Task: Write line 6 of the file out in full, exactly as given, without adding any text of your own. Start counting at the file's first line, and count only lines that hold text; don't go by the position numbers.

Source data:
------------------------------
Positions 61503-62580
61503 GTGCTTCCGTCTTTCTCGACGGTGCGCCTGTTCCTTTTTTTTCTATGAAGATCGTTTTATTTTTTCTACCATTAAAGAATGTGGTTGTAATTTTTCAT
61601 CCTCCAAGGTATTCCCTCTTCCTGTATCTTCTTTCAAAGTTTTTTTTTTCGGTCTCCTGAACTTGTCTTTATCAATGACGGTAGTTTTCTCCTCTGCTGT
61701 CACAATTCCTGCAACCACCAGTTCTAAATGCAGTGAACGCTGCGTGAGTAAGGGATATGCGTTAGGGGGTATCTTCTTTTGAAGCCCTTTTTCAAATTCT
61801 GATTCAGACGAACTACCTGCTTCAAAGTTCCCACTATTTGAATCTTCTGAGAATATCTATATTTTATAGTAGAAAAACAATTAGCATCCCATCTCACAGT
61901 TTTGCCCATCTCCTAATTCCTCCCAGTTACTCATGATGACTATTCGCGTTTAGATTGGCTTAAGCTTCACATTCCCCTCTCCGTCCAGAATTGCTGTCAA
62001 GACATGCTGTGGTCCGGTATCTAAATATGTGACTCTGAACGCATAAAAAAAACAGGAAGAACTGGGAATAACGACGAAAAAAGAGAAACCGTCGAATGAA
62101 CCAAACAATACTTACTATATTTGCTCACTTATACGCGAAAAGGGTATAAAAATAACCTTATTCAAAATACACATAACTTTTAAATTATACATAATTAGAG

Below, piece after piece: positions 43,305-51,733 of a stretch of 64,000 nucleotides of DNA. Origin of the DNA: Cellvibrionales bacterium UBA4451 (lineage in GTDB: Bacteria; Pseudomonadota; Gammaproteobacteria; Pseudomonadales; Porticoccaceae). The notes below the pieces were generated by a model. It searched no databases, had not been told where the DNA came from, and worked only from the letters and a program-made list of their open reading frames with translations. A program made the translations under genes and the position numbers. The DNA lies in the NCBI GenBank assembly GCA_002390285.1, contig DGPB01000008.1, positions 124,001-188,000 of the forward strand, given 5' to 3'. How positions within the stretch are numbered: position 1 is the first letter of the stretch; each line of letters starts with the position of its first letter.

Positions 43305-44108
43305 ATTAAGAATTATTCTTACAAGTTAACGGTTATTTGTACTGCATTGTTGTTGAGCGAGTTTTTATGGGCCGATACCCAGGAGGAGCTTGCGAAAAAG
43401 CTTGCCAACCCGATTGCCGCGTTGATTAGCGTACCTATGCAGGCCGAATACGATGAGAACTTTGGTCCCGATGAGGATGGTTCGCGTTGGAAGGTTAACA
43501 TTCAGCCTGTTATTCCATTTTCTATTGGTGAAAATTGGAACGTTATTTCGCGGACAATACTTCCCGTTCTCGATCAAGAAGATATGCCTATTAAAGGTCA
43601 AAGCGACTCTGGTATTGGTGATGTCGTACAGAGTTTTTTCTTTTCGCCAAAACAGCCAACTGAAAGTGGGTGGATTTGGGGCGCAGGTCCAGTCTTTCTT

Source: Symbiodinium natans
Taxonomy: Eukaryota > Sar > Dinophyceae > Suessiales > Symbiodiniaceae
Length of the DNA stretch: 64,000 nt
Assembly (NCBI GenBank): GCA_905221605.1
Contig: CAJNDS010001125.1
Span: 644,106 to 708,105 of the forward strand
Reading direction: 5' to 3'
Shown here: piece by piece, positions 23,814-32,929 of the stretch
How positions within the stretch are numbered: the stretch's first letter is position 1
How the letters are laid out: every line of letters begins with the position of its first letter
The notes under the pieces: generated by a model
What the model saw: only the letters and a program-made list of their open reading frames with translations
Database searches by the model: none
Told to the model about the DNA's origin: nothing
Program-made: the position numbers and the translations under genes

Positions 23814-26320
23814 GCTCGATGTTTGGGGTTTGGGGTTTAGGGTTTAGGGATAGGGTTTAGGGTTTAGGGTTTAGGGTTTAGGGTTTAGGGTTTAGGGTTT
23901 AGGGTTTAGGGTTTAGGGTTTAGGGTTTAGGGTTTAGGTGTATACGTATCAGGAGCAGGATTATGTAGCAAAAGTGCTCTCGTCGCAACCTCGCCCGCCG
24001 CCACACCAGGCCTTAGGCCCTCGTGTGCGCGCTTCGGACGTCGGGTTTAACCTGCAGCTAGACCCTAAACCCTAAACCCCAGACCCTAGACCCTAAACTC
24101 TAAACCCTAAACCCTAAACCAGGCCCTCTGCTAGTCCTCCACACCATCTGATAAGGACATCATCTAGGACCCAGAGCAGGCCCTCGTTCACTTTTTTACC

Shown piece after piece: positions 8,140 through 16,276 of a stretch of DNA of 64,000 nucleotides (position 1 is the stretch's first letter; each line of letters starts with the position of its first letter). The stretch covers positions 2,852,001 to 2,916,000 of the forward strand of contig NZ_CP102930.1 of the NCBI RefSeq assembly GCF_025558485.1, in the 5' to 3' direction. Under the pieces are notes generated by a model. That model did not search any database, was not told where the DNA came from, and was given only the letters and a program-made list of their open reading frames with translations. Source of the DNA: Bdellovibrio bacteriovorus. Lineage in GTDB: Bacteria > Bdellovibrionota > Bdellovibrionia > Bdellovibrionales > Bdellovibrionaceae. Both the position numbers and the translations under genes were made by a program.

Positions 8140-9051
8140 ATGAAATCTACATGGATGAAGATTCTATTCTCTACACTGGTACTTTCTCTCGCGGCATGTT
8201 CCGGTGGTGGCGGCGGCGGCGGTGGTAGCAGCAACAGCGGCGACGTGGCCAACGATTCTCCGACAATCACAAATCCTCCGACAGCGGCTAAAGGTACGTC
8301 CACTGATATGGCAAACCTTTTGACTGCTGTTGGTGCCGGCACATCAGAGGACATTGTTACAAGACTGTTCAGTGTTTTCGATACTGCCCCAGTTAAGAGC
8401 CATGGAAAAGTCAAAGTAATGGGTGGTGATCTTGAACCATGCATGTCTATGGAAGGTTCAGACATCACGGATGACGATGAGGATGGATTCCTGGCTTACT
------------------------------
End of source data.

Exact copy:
61901 TTTGCCCATCTCCTAATTCCTCCCAGTTACTCATGATGACTATTCGCGTTTAGATTGGCTTAAGCTTCACATTCCCCTCTCCGTCCAGAATTGCTGTCAA